• Augmented Reality and Interactive Software – This isn’t brand new to CRE, and it’s becoming a mainstay in residential real estate, but the tools are still in the infancy. Floored was one of the first to demonstrate the value with CRE, but others are pushing these technologies into the local design process, providing an enhanced collaboration process within construction and space design. Some, like ECCO are looking at interactive software to help find buildings in a community that appeals to selective clients. Augmented reality will help facility managers “see” manuals connected to their equipment, in addition to leveraging remote, visual support. I also believe these technologies will transform how we all work and collaborate in our everyday jobs over time. This is the “Future of Work”.
  • IOT – The Internet of Things (IOT) has been around even longer, but because of the fragmentation of the solutions previously available, the short-sighted ownership mindset and the varying levels of user sophistication, there is still a lot of untapped potential. As the cost of sensors continue to drop, the implementation of industrial IOT will continue to accelerate. Security still needs to be addressed, but that will come over time. Today, energy monitoring and management are the biggest uses, but asset inventory, reactive maintenance alerts, better preventative maintenance schedules, enhanced employee experiences, and occupancy cost forecasting highlight just some of the other areas ripe for change.
  • Data Analytics – New startups are coming up that not only focus on faster data storage and retrieval, but also on how to make the information actionable, meaningful, and usable in the hands of the business user. I see industry specific alternatives cropping up that let you hit the ground running within industry domains.  A pre-set understanding of “space” or “leases”, as an example, is a big jump over starting from scratch. It’s universally agreed that data is now the new oil, an asset that is extremely valuable and highly worth investing in.
  • Blockchain – Here too there have been many developments over the last 6 months. In October, Cook county announced a pilot with Velox for property transfers. In February, the Republic of Georgia committed to using blockchain to validate property related transactions. There have also been new consortiums announced on the IOT/smart contract side of blockchain, a category that I personally think will become more pervasive sooner than some of the other areas. It’s still early, but the blockchain is being tested and adopted in the financial industry and there is a significant place for it in the real estate industry.  Think about the titling process or the end to end transaction process. There are huge inefficiencies built into today’s model and anything that removes barriers adds value to all parties.  Unfortunately, this is one of those situations where you do need traction before you can really make great leaps forward for some use cases. Additionally, all those legacy records need to be accounted for. Still, having seen firsthand how long the commercial buy/sell process takes, there is a need for it in real estate with a potential remedy available for reduced speed and greater efficiency. Note that the technology itself also has an unfounded stigma attached to it as many people still equate the blockchain only to bitcoin. The bitcoin was just the first major use of the blockchain distributed ledger, but the scenarios spelled out here don’t face all the same issues.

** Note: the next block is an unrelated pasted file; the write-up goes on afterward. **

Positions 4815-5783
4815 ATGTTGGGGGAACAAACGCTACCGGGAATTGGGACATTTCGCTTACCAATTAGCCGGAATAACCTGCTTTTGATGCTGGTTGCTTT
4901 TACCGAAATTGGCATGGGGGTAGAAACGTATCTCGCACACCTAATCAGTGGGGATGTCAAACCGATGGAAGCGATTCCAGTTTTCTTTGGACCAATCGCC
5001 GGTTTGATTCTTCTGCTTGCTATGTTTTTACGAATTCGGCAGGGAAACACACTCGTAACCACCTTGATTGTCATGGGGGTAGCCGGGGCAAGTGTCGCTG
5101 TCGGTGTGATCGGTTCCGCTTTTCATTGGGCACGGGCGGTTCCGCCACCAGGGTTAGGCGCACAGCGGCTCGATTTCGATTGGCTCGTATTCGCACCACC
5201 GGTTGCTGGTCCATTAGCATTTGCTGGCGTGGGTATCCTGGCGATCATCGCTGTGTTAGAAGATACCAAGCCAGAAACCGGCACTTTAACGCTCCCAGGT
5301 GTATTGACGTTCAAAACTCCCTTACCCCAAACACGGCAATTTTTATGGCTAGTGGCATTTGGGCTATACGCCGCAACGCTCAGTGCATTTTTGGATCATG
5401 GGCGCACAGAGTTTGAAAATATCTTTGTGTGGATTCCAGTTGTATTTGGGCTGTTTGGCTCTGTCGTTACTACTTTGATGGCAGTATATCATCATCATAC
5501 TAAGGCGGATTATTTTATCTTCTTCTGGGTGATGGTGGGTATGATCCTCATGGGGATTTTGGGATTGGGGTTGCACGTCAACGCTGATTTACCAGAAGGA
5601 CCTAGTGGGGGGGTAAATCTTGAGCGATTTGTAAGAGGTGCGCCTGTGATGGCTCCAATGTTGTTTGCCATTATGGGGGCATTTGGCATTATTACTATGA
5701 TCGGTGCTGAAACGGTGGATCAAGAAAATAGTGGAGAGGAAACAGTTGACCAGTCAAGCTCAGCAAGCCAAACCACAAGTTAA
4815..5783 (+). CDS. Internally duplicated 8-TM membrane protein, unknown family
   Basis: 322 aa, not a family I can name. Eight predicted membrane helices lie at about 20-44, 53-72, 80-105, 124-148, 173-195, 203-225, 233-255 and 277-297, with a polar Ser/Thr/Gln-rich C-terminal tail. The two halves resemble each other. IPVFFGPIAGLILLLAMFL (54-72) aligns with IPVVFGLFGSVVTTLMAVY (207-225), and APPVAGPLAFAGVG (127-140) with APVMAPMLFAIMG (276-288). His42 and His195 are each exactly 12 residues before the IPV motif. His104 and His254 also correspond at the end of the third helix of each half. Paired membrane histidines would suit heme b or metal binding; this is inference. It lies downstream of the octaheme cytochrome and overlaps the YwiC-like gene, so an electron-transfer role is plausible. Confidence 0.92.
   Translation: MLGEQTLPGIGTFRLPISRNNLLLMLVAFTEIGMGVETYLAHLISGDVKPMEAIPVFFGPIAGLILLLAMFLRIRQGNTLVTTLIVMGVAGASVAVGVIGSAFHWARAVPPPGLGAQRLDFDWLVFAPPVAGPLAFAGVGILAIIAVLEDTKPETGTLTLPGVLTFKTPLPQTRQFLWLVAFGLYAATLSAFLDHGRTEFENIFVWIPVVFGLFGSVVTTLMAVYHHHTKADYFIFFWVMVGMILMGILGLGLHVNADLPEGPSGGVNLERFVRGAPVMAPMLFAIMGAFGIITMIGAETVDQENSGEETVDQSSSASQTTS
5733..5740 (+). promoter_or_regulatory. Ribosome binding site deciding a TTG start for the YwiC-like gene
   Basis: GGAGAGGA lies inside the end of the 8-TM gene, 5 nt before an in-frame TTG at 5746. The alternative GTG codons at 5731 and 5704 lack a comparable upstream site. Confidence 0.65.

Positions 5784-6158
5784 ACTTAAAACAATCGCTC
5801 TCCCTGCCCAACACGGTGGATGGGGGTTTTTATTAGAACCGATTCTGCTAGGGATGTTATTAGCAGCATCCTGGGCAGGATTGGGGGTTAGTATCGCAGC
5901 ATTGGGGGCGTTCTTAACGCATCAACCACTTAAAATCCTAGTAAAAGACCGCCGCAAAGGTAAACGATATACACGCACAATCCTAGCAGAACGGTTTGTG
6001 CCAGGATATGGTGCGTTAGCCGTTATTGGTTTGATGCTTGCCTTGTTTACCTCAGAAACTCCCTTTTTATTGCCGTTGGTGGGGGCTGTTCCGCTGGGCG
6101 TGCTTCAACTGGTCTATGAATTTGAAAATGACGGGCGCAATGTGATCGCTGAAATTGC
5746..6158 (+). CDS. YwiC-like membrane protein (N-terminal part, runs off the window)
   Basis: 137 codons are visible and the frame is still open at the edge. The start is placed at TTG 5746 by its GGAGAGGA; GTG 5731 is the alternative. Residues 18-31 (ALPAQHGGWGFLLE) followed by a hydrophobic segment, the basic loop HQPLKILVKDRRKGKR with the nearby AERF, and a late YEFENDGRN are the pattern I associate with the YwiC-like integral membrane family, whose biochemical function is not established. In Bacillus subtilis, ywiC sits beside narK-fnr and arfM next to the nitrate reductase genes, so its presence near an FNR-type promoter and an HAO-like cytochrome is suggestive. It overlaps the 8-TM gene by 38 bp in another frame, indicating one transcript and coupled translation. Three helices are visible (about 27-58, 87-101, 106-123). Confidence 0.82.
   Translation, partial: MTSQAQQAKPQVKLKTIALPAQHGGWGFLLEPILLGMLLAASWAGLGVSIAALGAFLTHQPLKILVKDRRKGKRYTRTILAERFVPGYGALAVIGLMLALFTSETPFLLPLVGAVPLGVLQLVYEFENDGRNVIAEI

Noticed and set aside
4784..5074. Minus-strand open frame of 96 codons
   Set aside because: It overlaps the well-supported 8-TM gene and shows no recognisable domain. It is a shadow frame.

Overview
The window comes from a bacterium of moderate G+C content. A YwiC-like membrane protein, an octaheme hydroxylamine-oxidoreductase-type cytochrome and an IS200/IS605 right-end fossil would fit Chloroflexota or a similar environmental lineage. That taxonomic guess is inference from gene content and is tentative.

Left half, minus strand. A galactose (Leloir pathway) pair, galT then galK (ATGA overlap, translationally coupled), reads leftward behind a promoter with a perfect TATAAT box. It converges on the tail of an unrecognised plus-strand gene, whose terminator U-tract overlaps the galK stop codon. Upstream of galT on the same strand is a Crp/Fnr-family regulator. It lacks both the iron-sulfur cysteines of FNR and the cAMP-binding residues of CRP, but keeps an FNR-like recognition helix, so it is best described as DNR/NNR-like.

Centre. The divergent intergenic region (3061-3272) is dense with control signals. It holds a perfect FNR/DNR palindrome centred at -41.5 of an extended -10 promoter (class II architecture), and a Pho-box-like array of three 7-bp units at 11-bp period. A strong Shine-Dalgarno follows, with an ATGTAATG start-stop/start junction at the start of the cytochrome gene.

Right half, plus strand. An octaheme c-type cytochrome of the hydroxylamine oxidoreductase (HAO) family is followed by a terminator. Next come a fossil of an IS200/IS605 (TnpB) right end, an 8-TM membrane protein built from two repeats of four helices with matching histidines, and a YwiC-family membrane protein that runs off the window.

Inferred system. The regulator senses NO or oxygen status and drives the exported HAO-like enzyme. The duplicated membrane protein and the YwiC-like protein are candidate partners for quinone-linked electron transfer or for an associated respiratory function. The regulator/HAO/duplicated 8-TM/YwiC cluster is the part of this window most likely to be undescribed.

For those of us who have lived through previous CRE Tech cycles, it’s understandable to be cautious. However, the nature of the technology in this investing cycle is much different. It’s much easier and less capital intensive to start a company today.  Fully leveraging the cloud and the lower cost of capital that comes with it, attacking a problem is quicker and more efficient than in the past. That’s exactly what VTS and Hightower did. The two poster children of this latest cycle were both able to quickly address a need that was screaming for help. Companies realized that they didn’t need to just rely on Excel, and the improved user interfaces and simple approaches were leaps and bounds ahead of the current options. Add in the megatrend influences affecting all industries, and the hundreds of other startups that have sprouted up with shoestring capital budgets, you get a real ecosystem of quality companies that are addressing real needs today.

The real question is what will happen to these companies in 3- 5 years?  Will they survive a downturn in the economy?  You can count on one hand the number of CRE startups that have gone IPO, so the founders need to either be content in staying private, merge with others (VTS/Hightower), or get bought by the big Corporates (Floored) if they want to continue their growth trajectories. The IPO route is unlikely, so we’ll more likely see a wave of consolidations as this growth cycle matures and the founders look to either cash out or further scale their business opportunities. In either case, with an abundance of quality companies gaining attention, the advances in CRE tech are still here to stay and we’re all better off for it.